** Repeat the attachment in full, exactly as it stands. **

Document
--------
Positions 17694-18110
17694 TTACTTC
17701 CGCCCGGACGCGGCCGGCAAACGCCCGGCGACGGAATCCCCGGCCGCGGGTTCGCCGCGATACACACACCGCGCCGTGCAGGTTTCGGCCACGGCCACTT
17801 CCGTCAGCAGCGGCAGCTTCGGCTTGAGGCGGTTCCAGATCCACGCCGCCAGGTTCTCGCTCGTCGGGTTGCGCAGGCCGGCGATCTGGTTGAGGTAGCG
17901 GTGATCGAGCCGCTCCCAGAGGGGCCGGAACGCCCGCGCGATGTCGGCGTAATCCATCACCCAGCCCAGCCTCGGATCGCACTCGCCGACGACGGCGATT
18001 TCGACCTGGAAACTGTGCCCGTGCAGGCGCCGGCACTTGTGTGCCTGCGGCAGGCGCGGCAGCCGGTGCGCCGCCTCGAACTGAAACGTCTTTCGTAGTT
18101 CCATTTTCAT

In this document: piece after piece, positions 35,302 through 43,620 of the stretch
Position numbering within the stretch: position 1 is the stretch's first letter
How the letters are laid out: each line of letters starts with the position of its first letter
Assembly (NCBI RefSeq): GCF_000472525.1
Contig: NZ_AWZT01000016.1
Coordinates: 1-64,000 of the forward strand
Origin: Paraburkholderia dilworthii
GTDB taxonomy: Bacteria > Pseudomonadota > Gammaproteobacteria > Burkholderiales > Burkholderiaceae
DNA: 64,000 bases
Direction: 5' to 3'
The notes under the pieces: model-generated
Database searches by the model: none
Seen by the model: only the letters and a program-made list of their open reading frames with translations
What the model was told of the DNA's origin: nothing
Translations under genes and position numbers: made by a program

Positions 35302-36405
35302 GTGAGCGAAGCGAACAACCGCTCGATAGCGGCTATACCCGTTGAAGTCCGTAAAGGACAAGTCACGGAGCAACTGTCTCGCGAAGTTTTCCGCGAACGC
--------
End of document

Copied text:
Positions 17694-18110
17694 TTACTTC
17701 CGCCCGGACGCGGCCGGCAAACGCCCGGCGACGGAATCCCCGGCCGCGGGTTCGCCGCGATACACACACCGCGCCGTGCAGGTTTCGGCCACGGCCACTT
17801 CCGTCAGCAGCGGCAGCTTCGGCTTGAGGCGGTTCCAGATCCACGCCGCCAGGTTCTCGCTCGTCGGGTTGCGCAGGCCGGCGATCTGGTTGAGGTAGCG
17901 GTGATCGAGCCGCTCCCAGAGGGGCCGGAACGCCCGCGCGATGTCGGCGTAATCCATCACCCAGCCCAGCCTCGGATCGCACTCGCCGACGACGGCGATT
18001 TCGACCTGGAAACTGTGCCCGTGCAGGCGCCGGCACTTGTGTGCCTGCGGCAGGCGCGGCAGCCGGTGCGCCGCCTCGAACTGAAACGTCTTTCGTAGTT
18101 CCATTTTCAT

In this document: piece after piece, positions 35,302 through 43,620 of the stretch
Position numbering within the stretch: position 1 is the stretch's first letter
How the letters are laid out: each line of letters starts with the position of its first letter
Assembly (NCBI RefSeq): GCF_000472525.1
Contig: NZ_AWZT01000016.1
Coordinates: 1-64,000 of the forward strand
Origin: Paraburkholderia dilworthii
GTDB taxonomy: Bacteria > Pseudomonadota > Gammaproteobacteria > Burkholderiales > Burkholderiaceae
DNA: 64,000 bases
Direction: 5' to 3'
The notes under the pieces: model-generated
Database searches by the model: none
Seen by the model: only the letters and a program-made list of their open reading frames with translations
What the model was told of the DNA's origin: nothing
Translations under genes and position numbers: made by a program

Positions 35302-36405
35302 GTGAGCGAAGCGAACAACCGCTCGATAGCGGCTATACCCGTTGAAGTCCGTAAAGGACAAGTCACGGAGCAACTGTCTCGCGAAGTTTTCCGCGAACGC